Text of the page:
How do you find the asymptotes for b(x)= (x^3-x+1)/(2x^4+x^3-x^2-1)?

Aug 11, 2018

$b \left(x\right)$ has two vertical asymptotes and one horizontal asymptote...

Explanation:

First let us find the zeros of the numerator:

Given:

${x}^{3} - x + 1 = 0$

Let $x = u + v$, to get:

${u}^{3} + {v}^{3} + \left(3 u v - 1\right) \left(u + v\right) + 1 = 0$

Add the constraint $v = \frac{1}{3 u}$ to eliminate the expression in $\left(u + v\right)$ and get:

${u}^{3} + \frac{1}{27 {u}^{3}} + 1 = 0$

Multiply by $27 {u}^{3}$ and rearrange slightly to get:

$27 {\left({u}^{3}\right)}^{2} + 27 \left({u}^{3}\right) + 1 = 0$

Hence using the quadratic formula, we find:

${u}^{3} = \frac{- 27 \pm \sqrt{{27}^{2} - 4 \cdot 27}}{54}$

$\textcolor{w h i t e}{{u}^{3}} = \frac{- 27 \pm 3 \sqrt{81 - 12}}{54}$

$\textcolor{w h i t e}{{u}^{3}} = \frac{- 27 \pm 3 \sqrt{69}}{54}$

Since this is real and the derivation is symmetric in $u$ and $v$, we can deduce that the only real zero of ${x}^{3} - x + 1$ is:

$\sqrt{\frac{- 27 + 3 \sqrt{69}}{54}} + \sqrt{\frac{- 27 - 3 \sqrt{69}}{54}} \approx - 1.324717957$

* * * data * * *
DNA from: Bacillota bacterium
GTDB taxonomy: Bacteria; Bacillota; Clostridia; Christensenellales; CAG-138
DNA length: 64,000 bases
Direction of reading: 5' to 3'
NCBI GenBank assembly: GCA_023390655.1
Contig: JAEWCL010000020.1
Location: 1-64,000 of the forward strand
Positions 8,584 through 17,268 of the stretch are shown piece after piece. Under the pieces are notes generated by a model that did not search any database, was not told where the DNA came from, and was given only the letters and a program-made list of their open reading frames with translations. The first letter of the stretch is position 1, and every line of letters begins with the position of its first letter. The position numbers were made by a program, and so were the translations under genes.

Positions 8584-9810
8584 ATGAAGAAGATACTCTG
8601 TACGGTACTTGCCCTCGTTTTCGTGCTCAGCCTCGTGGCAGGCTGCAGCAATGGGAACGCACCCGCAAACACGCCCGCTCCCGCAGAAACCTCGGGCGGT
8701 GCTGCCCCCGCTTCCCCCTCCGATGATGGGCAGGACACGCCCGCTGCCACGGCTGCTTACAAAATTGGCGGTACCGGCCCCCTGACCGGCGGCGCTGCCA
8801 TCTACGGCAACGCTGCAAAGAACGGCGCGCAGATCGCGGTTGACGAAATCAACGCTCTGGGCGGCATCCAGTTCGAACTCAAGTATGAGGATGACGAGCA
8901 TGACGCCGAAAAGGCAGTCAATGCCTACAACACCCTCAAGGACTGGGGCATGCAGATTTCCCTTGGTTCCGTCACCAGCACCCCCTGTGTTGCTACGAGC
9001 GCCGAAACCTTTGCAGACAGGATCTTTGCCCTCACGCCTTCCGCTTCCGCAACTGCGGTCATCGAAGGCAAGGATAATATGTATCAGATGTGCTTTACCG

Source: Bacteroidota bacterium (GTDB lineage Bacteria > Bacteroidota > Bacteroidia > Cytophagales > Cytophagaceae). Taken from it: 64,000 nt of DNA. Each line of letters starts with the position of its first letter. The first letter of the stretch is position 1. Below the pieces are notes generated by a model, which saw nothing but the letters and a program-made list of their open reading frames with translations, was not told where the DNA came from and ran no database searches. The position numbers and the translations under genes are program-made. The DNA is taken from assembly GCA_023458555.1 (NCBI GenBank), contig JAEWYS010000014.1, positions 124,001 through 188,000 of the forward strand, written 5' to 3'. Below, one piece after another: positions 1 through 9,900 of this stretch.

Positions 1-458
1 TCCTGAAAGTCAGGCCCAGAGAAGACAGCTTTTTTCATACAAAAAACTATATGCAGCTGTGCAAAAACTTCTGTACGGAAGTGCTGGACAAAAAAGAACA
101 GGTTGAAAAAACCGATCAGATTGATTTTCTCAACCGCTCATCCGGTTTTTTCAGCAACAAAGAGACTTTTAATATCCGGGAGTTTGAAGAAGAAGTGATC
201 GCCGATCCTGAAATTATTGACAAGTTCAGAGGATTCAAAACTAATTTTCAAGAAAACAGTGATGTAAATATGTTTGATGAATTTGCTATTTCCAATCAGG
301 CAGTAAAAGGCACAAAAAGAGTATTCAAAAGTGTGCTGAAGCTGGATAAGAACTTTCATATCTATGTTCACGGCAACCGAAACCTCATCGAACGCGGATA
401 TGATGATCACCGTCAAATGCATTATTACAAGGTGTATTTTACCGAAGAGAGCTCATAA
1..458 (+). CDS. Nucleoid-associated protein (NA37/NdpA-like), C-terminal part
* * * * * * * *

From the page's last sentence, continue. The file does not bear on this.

The quartic is somewhat more tedious to solve algebraically, so suffice it to say that its two real zeros are approximately:

$- 1.20291275$

$0.86169984$

These can be found numerically using a Newton-Raphson method, or a Durand-Kerner method.

Since these are distinct from the real zero of the cubic, these are points of vertical asymptotes and $b \left(x\right)$ has no holes.

Since the numerator is of degree $3$ which is less than that of the denominator, the given rational expression has a horizontal asymptote $y = 0$ and no oblique asymptotes.

graph{(x^3-x+1)/(2x^4+x^3-x^2-1) [-5, 5, -2.5, 2.5]}